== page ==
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Symposia - General Info

What to Bring to the Jade Carving Workshop

Jade Carving Workshop


Deborah Wilson recommends that if you have the following items, you should bring them for the Jade Carving Workshop Jade Carving Workshop at Suttle Lake

• Respirator (3M has a good silicone rubber one)
• Waterproof Apron… if you have one
• Rubber boots, again only if you have a pair
• Ear plugs!! Very important (I recommend the foam disposable ones) and bring a small case to put them in.
• Safety glasses or visor
Bandana - keeps the dust out if your hair
• Rubber gloves, optional
• Sketch pad and pencils etc.
• Plasticine for making maquettes. I’ll have some with me as well.
• Thumb drive to download jade tooling and carving information

Keep in mind, there is an additional materials fee, depending upon the size and quality of jade you select for your project.

About NWSSA Symposia

NWSSA hosts two a year: Suttle Lake (Sisters) Symposium (for over 21years) in Oregon State, and Camp Brotherhood Symposium (for over 28 years) in Washington State. Both symposia offer something for sculptors at all levels. Beginners and intermediate carvers come to learn, grow as artists, and try new things in a supportive environment. Professional sculptors gather to work on projects, share information, get inspiration,  and often to help beginners.

Stone and tools are available for purchase from knowledgeable vendors who know the business and are carvers, too. The teachers vary from year to year, but the overriding theme of our symposiums is always the generous sharing of information with all attendees.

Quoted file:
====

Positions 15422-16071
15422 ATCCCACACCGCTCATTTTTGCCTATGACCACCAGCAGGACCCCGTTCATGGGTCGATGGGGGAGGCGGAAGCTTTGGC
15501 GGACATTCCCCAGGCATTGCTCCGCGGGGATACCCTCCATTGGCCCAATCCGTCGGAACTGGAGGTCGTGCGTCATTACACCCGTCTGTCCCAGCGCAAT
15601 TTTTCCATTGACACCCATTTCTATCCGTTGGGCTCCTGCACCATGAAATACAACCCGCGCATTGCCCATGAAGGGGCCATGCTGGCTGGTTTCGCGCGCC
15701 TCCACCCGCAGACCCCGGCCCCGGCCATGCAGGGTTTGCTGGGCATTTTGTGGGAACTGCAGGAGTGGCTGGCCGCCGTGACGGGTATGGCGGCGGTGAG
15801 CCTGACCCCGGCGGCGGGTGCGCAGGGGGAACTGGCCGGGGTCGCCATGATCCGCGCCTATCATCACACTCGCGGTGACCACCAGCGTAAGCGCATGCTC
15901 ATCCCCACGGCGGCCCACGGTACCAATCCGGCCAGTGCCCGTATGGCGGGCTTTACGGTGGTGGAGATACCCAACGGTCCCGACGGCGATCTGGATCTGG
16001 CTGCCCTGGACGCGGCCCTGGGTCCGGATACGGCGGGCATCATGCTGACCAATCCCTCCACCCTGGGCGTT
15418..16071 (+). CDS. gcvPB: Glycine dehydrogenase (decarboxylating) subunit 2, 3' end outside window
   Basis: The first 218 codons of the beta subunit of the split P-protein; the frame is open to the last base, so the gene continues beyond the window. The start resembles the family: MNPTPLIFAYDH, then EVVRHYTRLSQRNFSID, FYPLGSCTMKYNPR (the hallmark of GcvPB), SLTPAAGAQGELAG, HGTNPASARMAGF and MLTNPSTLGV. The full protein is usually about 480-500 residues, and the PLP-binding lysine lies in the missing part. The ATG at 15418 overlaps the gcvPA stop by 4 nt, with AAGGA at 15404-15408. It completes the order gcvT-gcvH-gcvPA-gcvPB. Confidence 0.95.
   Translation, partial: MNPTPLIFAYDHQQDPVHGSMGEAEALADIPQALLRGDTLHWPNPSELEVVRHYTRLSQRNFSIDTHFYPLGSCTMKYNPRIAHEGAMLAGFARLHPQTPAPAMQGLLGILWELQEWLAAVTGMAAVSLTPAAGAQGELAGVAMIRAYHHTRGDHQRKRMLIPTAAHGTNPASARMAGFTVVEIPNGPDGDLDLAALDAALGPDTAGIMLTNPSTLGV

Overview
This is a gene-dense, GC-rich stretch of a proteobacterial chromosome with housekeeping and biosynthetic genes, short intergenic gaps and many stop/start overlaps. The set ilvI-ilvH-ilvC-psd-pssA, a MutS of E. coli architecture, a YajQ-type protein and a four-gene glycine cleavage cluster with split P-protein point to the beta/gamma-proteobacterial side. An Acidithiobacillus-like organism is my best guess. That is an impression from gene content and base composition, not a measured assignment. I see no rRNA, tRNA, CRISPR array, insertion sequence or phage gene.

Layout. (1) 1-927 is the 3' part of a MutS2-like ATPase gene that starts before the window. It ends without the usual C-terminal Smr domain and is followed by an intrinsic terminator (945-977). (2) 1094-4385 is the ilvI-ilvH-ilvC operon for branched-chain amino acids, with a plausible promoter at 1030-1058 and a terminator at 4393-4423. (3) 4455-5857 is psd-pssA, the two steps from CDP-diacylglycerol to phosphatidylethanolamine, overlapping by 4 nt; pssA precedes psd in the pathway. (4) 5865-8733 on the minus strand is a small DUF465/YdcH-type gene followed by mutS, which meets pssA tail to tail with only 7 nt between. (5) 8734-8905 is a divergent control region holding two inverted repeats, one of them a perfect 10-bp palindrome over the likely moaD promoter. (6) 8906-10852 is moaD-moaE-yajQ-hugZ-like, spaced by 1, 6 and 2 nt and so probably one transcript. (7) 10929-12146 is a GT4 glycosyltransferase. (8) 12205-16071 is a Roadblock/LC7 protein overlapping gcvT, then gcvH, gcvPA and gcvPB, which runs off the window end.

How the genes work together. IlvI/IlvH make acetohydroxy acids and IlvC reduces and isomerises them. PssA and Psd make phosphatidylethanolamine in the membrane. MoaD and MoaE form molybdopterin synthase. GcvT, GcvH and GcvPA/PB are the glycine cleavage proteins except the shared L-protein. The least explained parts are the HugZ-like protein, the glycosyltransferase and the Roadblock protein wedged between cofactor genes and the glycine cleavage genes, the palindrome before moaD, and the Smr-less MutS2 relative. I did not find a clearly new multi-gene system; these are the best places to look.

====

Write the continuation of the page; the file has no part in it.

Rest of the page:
For those who attend it is a working holiday with like-minded folks while being fed three meals a day surrounded by everything to do with stone. Evenings are spent by the fire swapping stories, making new friends, and catching up with connections made from past symposiums.

Symposium price discounts are given to  attendees who are NWSSA members.

For more information on how to become a member click here.

Camp Brotherhood Experience

A NWSSA symposium is about learning to work with stone, the pople who carve stone, and becoming part of a larger community. Some of the students who attend think it's an "...intensely creative wonderland of a fantasy"  and  a place where you'll "...be surrounded by many positive people who are doing their work, collaborating, celebrating, and enjoying it".

Group gathering.

Bethany Moore summarized it this way:

"...at the end of day one, I had found my way with the stone, uncovering the form that I knew was held within. The days that followed got me deeper and deeper into understanding, learning through the people surrounding me, and the great workshops presented throughout the day. The open environment allows any individual, no matter their skill or knowledge, the opportunity to ask questions and feel comfortable. There is no hierarchy, no elitism, and no judgment."

One Silver Falls Experience

This is from a recent new member, Cathy Rae Smith, after her very first attendance at a Silver Falls Symposium.

"Clouds of marble dust heightened the perpetual fogging of my safety glasses. However, Alex, my mentor for the day, remedied the condensation issues, as it turned out, by providing me a decent dust mask if I promised to throw away the pitiful excuse for a mask I had been using. Foregoing the hammer and chisel after a day of minimal progress, I graduated up to the level of electric and air powered tools. I dazzled my contemporaries, I am sure, with my swift mastery of the air-powered pounding thingy and the electricity charged scrapping do-hickey, (now, don’t allow my freely tossing in all this technical jargon to intimidate).  I was a woman on a mission to pierce through the thick slab of marble. Happily, no make that triumphantly, I succeeded, with the support of kind and skilled sculptors around me."